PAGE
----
This brings me back to talking about Extraction, the latest action film of 2020’s releases as well as an Netflix original movie. With the effects of “stay at home” and “self-quarantine” from the COVID-19 pandemic, I’ve begun to run out of mainstream feature films, especially the ones that I viewed in theaters before the pandemic started. So, I find myself looking for new movies to watch / review for my blog during this time. I do remember that Netflix released the trailer (via online) for the film titled Extraction, which toted actor Chris Hemsworth in the lead role as well as promising non-stop action nuances; something akin to a theatrical action blockbuster from major studios. Like many, the trailer did catch my attention and I was eager to see the film. As I’ve stated in the past, I do like some Netflix original TV series, but felt like there movies are a bit of a mixed bag (i.e. some good and some rejected prospects that were dumped by major studios for the streaming services audience). However, with Hemsworth in the star power and the movie’s premise resembling something like a theatrical release of a classic action popcorn flick, I went into Extraction with a better mindset than I usually do while watching Netflix movies. And what did I think of it? Well, it was pretty good. While the story is thin and lacking substance, Extraction delivers on its action premise through some exciting sequences of editing and cinematics as well as a believable lead in Hemsworth. It’s not the best action movie out there, but it definitely something to look at for those action movie junkies out there.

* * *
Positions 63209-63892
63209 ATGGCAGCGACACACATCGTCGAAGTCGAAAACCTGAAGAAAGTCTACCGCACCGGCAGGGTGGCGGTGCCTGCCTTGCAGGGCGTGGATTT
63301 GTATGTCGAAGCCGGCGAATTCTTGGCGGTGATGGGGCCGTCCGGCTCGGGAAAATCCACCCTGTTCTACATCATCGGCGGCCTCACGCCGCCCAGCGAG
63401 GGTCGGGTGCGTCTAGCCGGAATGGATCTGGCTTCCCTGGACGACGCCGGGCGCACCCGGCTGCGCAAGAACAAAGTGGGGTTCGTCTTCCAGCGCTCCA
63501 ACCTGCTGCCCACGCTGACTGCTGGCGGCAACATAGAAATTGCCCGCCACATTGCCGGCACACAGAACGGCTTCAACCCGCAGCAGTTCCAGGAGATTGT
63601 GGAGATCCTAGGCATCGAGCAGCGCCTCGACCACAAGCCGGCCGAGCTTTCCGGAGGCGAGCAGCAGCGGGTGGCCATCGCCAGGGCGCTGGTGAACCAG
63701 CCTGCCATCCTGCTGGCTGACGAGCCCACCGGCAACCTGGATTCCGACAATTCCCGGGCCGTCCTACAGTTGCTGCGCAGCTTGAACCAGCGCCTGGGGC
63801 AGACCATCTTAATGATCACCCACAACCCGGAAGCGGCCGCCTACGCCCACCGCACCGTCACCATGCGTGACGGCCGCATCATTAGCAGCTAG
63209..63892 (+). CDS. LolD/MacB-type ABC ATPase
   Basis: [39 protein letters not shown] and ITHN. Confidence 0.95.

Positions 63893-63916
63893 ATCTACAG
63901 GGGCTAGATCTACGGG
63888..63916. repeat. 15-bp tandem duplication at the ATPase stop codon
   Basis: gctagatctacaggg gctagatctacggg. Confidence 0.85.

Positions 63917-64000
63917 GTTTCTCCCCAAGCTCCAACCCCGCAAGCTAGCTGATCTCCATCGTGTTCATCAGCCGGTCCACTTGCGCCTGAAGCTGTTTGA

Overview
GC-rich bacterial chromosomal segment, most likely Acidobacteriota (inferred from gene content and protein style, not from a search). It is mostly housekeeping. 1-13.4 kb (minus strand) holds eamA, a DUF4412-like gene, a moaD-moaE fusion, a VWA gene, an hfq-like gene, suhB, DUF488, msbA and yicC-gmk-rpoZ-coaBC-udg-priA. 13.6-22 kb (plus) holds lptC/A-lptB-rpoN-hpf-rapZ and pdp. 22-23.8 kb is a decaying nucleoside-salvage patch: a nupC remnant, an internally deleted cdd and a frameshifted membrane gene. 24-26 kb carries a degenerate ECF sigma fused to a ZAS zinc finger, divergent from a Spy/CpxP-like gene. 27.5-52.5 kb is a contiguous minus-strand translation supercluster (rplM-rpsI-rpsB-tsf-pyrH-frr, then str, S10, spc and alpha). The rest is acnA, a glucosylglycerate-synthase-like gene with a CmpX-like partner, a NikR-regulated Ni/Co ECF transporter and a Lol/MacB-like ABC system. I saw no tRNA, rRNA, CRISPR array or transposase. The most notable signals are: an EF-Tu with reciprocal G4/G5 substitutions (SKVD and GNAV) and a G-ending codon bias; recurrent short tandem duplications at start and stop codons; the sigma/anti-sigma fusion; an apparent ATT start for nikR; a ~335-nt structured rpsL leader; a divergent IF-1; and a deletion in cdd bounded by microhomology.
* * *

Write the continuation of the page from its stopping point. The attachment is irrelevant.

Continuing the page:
Extraction is directed by Sam Hargave, who makes his directorial debut several short films such as The Shoot, Game Changer, and Reign. Thus, Hargrave makes the jump from short movies to full-length features, with Extraction being his directorial debut in theatrical film. In this regard, Hargrave succeeds does provide a good entertainment of action aspects and sequences to the proceedings that’s quite “in-line” for what Extraction wants to be. While the movie isn’t without its flaws (more on that below), Hargrave’s first attempt in this movie foray world is quite admirable and definitely is much better than most first time feature length directors are able to accomplish. In addition, with his background as stuntman / stunt coordinator in many movies such as Avengers: Infinity War, Avengers: Endgame, and Atomic Blonde, Hargrave seems to know and understand the complexity and intricate workings of action stunts and set-pieces of which he heavy utilized in the film’s action pieces. Speaking of action, Extraction definitely boasts plenty of that, with Hargrave focusing on the gritty and intense level of military action and using the aspect to its fullest extent. If you’re looking for action, you’ll won’t be disappointed in this movie as it has it all…. gun fights, car chases, hand-to-hand combat. It’s all there and has a bombardment of heightened intensity that feels quite ramped up; something that is akin to the grittiness of Max Payne, The Raid: Redemption, and a little bit of John Wick. Its in these moments of which the movie (and Hargrave’s talents) come alive and really do have the gripping action sequences that the film’s movie trailer was showcasing. As to be expected, the movie is rated R for a reason and the film’s action definitely speaks to that rating; providing plenty of high-stakes action along the way. Even looking beyond that notion, Hargrave delivers a solid (yet slightly flawed / straight forward) narrative that adheres to the classic storytelling nuances of military action features. Kind of remind me a tad like Sicario (in a way).